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Industrial renaissance: digital disruption and the post 4.0 economy

Turin, 05/11/2018 - 06/11/2018, International Conference

Creativity, science and technology are the fundamental elements of the radical change that the digital revolution has brought to industry over recent years. Manufacturing – above all additive manufacturing – has reaped the benefits of the accelerated production timeframes and means resulting from the introduction of artificial intelligence, the ‘Internet of Things’ and 3D printing. The digital revolution does not hinge on technology alone however, it is primarily cultural, with suppliers either adapting or vanishing in this ecosystem of newly created materials.

The most efficient approach to dealing with the change is to focus on training. Human capital is the lynchpin of the new industrial revolution, whether that means retraining fifty year-olds expelled from the work force or grooming high school students to be the specialized technicians of the future. It is not technology that “steals” jobs, but inadequate training that leaves young people unemployed. Blockchains, a factor now pointing the way to a new business model, could play an essential role in the new scenario. In addition to those ever-essential investments, new skills are going to be needed to navigate the ocean of innovation.

Italian SMEs are not just fashion, food and furniture, but technology and transport too. Ital’s SME-generated surplus stands at fifth place in the world – ahead of Germany and the United States – with 34,000 firms exporting.

The disruption caused by the digital revolution has also rocked the stock market, and all indications seem to favor long-term strategies over short-term results since investing over the long range offers greater benefits and generates more employment.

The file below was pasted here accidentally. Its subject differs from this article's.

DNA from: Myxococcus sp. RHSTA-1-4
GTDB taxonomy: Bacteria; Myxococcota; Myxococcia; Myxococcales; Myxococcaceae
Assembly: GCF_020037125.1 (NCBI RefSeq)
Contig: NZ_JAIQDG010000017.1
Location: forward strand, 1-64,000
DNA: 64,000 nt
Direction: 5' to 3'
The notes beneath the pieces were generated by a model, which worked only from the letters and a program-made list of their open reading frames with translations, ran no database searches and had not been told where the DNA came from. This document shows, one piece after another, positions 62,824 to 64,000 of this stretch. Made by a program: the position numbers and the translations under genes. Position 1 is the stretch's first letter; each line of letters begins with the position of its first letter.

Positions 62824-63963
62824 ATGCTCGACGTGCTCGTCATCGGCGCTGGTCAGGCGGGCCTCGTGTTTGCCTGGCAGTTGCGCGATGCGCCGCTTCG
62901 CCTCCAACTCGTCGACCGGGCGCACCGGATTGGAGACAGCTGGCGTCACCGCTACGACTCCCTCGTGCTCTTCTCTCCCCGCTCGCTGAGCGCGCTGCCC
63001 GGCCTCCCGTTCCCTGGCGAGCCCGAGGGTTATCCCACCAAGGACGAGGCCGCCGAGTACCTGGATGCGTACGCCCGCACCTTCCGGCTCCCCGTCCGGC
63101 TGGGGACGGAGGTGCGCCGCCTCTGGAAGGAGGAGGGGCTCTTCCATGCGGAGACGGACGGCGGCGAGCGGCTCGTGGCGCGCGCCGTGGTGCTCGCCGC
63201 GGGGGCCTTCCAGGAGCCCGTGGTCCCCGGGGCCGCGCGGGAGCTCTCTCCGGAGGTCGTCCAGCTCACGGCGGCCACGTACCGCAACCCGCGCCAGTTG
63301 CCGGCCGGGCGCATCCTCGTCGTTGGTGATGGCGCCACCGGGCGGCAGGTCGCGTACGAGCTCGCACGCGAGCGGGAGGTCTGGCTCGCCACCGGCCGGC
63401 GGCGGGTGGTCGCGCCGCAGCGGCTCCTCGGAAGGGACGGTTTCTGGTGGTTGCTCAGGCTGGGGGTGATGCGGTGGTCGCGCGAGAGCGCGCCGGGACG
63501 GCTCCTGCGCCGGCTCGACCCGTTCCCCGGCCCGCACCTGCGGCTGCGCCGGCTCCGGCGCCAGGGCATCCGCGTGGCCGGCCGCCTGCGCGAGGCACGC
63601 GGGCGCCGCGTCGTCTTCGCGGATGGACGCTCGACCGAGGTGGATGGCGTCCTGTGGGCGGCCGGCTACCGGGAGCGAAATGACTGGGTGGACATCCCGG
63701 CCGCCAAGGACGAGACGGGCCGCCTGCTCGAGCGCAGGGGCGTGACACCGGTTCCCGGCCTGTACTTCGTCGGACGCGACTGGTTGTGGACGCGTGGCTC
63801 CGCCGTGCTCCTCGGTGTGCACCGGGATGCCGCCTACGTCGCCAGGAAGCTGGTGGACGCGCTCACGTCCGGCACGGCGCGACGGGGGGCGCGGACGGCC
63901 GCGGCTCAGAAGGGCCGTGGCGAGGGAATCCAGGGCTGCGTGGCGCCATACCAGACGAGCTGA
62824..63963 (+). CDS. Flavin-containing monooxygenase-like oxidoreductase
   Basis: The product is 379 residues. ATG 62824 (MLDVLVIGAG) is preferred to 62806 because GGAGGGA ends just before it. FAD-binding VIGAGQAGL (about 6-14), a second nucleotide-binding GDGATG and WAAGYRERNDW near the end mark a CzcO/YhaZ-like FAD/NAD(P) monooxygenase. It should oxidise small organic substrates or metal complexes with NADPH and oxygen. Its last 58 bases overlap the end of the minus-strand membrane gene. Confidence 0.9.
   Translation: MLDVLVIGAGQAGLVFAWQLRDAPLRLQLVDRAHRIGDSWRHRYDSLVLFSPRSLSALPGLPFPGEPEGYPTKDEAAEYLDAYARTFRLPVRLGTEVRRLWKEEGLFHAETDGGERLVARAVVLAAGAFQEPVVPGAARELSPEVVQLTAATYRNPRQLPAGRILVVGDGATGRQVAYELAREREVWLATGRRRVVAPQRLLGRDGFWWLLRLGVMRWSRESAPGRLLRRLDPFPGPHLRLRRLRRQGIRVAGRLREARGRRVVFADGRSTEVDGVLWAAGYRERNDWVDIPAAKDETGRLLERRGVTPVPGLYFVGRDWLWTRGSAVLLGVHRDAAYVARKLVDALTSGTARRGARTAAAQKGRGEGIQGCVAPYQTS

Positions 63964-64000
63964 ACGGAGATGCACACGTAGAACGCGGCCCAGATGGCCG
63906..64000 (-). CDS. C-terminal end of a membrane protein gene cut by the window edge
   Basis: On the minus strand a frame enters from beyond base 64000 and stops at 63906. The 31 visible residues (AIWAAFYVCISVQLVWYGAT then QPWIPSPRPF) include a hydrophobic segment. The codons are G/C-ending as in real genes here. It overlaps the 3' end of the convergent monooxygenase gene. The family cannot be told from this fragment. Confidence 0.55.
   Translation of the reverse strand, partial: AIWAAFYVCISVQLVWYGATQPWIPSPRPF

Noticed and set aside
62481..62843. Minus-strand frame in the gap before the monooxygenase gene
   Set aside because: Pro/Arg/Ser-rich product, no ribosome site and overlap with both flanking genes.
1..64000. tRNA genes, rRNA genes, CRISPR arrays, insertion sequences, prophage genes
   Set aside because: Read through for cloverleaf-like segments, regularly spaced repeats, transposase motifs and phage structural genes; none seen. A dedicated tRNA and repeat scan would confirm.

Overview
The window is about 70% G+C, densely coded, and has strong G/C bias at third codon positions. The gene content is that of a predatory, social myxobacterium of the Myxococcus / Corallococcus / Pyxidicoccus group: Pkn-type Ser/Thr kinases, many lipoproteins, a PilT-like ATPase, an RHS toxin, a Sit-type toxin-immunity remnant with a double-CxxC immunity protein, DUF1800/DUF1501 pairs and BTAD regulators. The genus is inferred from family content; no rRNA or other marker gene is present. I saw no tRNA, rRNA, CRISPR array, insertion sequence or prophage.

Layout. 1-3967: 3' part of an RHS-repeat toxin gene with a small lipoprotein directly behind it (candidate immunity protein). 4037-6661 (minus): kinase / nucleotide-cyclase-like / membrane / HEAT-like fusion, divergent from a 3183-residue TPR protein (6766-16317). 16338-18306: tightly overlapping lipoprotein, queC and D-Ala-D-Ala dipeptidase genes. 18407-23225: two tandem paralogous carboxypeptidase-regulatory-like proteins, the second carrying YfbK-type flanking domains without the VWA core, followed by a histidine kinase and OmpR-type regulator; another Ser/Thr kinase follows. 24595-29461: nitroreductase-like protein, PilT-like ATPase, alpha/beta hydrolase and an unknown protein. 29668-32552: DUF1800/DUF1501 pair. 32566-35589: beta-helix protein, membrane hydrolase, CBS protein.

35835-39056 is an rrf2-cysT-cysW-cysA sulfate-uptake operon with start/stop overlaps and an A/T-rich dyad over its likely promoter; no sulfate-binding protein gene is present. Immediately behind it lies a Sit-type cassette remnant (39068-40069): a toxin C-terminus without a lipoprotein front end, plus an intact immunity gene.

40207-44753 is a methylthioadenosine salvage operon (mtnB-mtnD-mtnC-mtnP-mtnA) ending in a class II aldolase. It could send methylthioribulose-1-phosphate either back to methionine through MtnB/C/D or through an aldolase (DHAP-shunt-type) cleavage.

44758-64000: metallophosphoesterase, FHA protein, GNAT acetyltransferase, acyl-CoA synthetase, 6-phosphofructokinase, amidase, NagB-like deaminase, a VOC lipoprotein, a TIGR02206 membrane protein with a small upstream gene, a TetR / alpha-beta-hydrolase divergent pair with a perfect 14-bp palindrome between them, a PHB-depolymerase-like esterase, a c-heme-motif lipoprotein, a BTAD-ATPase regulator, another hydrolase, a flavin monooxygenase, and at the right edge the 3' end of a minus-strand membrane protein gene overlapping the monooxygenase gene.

The digital revolution also affects urban planning and transformations. Some examples of best practices, such as Barcelona, Tel Aviv and Turin, were presented. Barcelona is testing a form of open governance involving budget, salary and procedural transparency regarding all public procurements, modelled on a circular economy and integrated mobility. Tel Aviv has become a major attraction for international investments in high technology and innovation, and the trend continues to expand despite the political fallout from the ongoing Arab-Israeli conflict. Turin has set up training centers where education and new skills are brought together in an effort to match supply with demand.

The digital revolution must be considered an opportunity for a cultural shift in the work world. The employment categories of the 20th century no longer suffice: in the future, the distinction between self-employed and dependent is destined to dissolve as the number of professionals rises.